• 5 years ago
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    y=x^2 dy=2xdx dx/(x^3(x^2-15))= 2xdx/(2x^4(x^2-15)) = dy/(2y^2(y-15))

  58. anonymous
    • 5 years ago
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    got it?

  59. anonymous
    • 5 years ago
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    thats wrong

  60. anonymous
    • 5 years ago
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    you have to solve for dx

  61. anonymous
    • 5 years ago
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    what?

  62. anonymous
    • 5 years ago
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    check it , thats correct...

  63. anonymous
    • 5 years ago
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    2x dx = dy , so dx = dy/(2x)

  64. anonymous
    • 5 years ago
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    ok...let me to make u clear...

  65. anonymous
    • 5 years ago
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    oh, you multiplied top and bottom by 2x, one sec

  66. anonymous
    • 5 years ago
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    yesssssssssss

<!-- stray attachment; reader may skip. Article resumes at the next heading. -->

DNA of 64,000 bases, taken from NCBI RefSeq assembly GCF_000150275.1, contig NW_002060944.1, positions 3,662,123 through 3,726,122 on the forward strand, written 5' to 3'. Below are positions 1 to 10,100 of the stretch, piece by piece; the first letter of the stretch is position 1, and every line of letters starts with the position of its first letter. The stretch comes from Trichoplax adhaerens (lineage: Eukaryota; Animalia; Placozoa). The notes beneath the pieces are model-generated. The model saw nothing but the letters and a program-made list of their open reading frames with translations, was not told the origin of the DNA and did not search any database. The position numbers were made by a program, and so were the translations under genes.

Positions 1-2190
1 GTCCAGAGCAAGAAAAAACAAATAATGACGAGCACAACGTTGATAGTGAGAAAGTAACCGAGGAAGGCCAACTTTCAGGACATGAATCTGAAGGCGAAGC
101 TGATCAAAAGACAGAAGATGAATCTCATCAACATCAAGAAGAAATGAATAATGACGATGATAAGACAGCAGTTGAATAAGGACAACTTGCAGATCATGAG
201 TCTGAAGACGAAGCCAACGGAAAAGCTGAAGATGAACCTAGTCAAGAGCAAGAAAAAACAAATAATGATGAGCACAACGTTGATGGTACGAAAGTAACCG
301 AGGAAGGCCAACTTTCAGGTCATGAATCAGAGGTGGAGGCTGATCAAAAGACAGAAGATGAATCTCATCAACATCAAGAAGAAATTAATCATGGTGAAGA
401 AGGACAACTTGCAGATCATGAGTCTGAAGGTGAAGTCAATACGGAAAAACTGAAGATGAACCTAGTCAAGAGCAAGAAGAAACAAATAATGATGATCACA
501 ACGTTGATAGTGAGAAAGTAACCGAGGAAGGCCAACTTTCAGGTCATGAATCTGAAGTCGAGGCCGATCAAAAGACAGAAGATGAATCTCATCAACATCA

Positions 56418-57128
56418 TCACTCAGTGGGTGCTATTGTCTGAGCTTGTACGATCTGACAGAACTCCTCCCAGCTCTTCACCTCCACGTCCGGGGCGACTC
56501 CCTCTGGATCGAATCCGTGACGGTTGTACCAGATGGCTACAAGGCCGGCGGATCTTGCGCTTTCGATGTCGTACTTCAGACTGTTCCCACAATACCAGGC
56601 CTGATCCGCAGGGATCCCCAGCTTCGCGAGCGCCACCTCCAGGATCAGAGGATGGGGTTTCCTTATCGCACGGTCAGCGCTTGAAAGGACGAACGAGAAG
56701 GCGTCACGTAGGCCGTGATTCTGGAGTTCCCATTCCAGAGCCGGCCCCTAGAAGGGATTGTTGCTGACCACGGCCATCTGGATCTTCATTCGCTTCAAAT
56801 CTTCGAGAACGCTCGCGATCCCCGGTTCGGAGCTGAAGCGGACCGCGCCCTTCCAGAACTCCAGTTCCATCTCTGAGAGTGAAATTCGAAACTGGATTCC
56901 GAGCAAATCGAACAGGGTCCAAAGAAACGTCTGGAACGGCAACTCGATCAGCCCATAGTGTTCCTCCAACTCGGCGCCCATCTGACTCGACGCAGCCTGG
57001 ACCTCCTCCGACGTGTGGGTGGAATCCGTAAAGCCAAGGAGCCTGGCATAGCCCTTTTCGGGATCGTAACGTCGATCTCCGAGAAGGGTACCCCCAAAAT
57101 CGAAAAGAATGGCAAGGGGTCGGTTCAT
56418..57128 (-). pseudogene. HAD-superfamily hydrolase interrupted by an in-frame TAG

67. anonymous
    • 5 years ago
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    be fast i have to go .... but its nice to solve maths with you?

  68. anonymous
    • 5 years ago
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    very cleverl

  69. anonymous
    • 5 years ago
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    thanks , bye

  70. anonymous
    • 5 years ago
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    sure we will talk again

  71. anonymous
    • 5 years ago
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    thats the magic of maths...........

  72. anonymous
    • 5 years ago
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    my way probably works, i have to work on it :)

  73. anonymous
    • 5 years ago
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    my substitution